The Process

This is my ski-movie drinking game. Drink anytime:

  • There’s a skier-induced avalanche
  • Someone uses the words “progression” or “extreme” or “inspiration to the sport”
  • You see a laid-out backflip
  • There’s a time lapse of the stars
  • People have trouble translating in a foreign country
  • Someone yard sales
  • There’s a montage of travel scenes
  • Someone breaks a tree branch in the air

Just a few nights ago, a friend and I watched a movie about skiing around the world. This was supposed to be a game-changing film, and I’ll give them credit–it was impressive. The logistics alone would stop a regular guy in his tracks–they went to Alaska, Russia, Canada, Wyoming, and Japan all in the span of two or three seasons. Along the way they hoofed hundreds of pounds of camera equipment worth hundreds of thousands of dollars to the tops of mountains, into trees, and below helicopters to get the kind of hero shots that made even my desensitized jaw drop in awe: slow-motion corked 720s off 80-plus-foot jumps; blurry straight-shots of pencil-thin couloirs; desperate launches onto precarious slopes above yawning abysses. They skied below erupting volcanoes and over shattered glaciers and high-fived each other at the end. “This is why we do this,” they said after each harrowing descent. “This is the passion bro.”

Unfortunately for me and my buddy (or fortunately, depending on your perspective), they also induced a lot of avalanches, talked about people progressing the sport, broke tree branches in mid-air, and laid out some seriously casual backflips. They had trouble communicating in foreign places and watched those brilliant stars zip through the sky at light speed. If I hadn’t brought an extra six pack (of, um, root beer…) we might not have made it through the whole movie. By the end we were on the floor yelling advice at the athletes as they ripped down the Alaskan peaks, and I stayed the night.

I have a tendency to overthink things, and by that I mean I tend to think about the things I do so much that they start to seem sort of stupid. Running a long way doesn’t seem to have much of a point if the point you’re looking for is something tangible. Races are a nice way to quantify running, but they are few and far between. So I need another reason to do it, and the outdoor world is quick to provide reasons to get outside. A simple perusal of advertisements shows the soulful bounty of being in, near, and among such things as alpenglow, campfires in the wilderness, lunchtime in a canyon, reading by an alpine lake, and/or looking upward while climbing a peak. There is more, it’s endless, and you know what I’m talking about. In the culture of outdoor sports, we all believe there is an inherent value in simple outdoor experience that is not simply intangible by coincidence–it is valuable precisely because it is intangible. It’s a reaction to a general sense of overmaterialism in western culture. This is what I mean when I say I overthink things.

I believe that valuing intangible experience in this way is right and good. I also believe that a lot of us take it too far by substituting an idea of “experiences” for clothes or cars or any of the other normal materialistic things. We collect experiences like money, using each experience, each photo, each video to attach to our lives a quantifiable value. That defeats the purpose of doing something intangible simply for the sake of its intangibility, but I think we can be forgiven. The concept of purity is unrealistic and we could be doing a lot worse than recording ourselves.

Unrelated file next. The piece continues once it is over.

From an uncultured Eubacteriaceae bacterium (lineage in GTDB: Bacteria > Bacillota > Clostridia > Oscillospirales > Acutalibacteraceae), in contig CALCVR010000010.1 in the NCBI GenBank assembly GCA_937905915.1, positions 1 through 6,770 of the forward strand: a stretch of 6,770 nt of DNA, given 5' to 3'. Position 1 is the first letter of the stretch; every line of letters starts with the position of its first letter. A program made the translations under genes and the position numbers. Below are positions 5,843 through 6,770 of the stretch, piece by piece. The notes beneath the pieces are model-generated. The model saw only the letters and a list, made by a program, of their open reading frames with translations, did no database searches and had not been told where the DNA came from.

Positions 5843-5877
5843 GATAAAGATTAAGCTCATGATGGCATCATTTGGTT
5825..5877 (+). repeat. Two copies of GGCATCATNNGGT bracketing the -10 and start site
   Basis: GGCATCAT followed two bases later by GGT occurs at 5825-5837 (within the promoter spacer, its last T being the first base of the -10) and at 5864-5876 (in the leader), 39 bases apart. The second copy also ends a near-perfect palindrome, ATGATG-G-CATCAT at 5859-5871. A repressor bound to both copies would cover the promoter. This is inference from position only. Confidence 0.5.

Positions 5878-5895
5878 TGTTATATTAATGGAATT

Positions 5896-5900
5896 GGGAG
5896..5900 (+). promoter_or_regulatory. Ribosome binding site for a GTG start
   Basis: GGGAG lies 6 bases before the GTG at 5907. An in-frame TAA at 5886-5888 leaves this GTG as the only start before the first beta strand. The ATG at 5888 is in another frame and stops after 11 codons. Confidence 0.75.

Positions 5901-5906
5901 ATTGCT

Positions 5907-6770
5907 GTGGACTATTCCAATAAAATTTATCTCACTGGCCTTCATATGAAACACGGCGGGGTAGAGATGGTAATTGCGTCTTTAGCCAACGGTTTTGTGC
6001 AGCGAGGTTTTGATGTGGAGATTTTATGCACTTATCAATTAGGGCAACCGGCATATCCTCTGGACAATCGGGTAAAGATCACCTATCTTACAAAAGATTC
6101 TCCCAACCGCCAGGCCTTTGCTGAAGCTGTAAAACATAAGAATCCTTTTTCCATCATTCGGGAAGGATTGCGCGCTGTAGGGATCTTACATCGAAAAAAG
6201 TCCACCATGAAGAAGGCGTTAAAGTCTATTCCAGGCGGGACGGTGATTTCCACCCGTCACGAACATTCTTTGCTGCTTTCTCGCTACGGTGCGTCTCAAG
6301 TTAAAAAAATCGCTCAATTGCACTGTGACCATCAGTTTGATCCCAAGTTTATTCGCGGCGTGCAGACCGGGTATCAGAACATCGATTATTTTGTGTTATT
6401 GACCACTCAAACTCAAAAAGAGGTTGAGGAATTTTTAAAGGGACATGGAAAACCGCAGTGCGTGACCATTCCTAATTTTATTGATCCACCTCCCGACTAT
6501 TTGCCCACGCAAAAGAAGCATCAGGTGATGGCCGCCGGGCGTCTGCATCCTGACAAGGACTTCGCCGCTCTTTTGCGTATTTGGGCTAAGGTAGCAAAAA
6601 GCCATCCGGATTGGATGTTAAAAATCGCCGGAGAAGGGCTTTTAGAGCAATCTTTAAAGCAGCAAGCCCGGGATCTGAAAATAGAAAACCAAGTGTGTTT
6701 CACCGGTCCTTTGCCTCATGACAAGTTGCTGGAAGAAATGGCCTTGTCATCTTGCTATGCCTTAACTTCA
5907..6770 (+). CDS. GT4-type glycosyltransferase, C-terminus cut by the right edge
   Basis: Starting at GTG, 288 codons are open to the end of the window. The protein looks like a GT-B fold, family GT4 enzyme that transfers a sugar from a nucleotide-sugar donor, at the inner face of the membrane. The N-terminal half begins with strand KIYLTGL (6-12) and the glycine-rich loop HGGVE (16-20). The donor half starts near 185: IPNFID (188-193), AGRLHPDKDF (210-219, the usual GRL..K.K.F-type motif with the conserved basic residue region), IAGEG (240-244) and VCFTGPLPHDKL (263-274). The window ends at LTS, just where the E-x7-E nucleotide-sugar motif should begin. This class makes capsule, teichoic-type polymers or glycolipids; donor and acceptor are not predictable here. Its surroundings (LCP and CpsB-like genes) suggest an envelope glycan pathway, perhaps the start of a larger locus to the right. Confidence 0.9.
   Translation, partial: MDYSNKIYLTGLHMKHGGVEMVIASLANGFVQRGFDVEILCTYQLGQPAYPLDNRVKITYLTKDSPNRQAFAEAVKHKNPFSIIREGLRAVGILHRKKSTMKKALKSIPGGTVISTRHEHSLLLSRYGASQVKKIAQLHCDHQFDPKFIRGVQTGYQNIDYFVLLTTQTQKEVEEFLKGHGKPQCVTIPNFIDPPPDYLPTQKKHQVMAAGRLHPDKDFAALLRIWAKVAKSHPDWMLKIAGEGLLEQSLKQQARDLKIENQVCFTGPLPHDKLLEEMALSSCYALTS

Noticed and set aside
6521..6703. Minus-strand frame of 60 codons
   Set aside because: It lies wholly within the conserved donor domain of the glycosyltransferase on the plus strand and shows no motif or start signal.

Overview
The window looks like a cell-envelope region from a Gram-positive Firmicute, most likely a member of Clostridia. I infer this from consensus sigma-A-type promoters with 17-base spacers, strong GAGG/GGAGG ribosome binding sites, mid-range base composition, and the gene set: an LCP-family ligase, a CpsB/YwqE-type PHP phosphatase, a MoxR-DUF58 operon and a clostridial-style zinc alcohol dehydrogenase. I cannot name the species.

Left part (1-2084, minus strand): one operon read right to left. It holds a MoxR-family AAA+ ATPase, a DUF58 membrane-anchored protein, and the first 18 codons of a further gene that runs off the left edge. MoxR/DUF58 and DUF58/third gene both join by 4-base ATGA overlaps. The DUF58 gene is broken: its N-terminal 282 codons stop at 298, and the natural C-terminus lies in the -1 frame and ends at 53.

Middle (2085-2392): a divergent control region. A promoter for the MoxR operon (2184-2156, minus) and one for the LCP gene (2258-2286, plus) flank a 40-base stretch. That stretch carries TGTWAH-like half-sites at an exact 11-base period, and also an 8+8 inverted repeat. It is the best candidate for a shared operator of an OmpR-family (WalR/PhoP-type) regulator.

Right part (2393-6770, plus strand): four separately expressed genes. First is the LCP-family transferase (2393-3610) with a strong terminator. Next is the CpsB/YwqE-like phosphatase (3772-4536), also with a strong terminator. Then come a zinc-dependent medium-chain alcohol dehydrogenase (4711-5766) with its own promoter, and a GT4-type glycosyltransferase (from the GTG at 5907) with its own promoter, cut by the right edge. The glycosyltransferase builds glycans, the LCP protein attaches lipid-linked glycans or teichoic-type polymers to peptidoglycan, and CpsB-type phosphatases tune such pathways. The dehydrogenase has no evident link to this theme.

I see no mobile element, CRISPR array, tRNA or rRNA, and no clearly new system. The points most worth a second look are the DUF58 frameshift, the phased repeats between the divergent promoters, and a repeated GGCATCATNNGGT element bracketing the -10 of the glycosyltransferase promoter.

Characteristically, I overthought about that ski movie. I thought about how much money they must have spent to travel so far and do so much. I thought about how much of an environmental impact they had, both directly in traveling like that and indirectly by inspiring other people to follow in their footsteps. They went all out, both while skiing and while promoting themselves, and it was hard not to see a lot of cognates with my own approach to the mountains. I am no less a mountain athlete than those guys, and I travel nearly as much. I’ve been to Europe at least six times, Japan twice, Australia, South Korea, China, and all over the American west. I’m currently planning to race in Europe next year and just last month I flew down to South America. In fact, I went to South America in order to make a running film, which was ridiculous from an environmental standpoint but awesome from an adventure standpoint. And there’s my dilemma right there: two of the most important aspects of my life–adventures and the environment–seem irreconcilable. Those two opposing factors often pull me in different directions.

As a mountain athlete, I feel I have as much of a responsibility to take care of the mountains as I do to take care of the athlete (AKA me). I’m great at the latter–years of training, racing, and climbing have given me the physical ability to pull off some impressive feats of athleticism and occasionally to do something outstanding. But despite all my talk about environmentalism, despite loving the mountains so much they make my heart ache, despite a million daily reasons to be grateful for the natural world, I nearly always prioritize the athlete to the detriment of the mountain. I exclaim at the wonders of the wilderness while clothed in oil. And that’s normal. We all do that. But I wonder if there’s not a way to do more for the mountains along the way.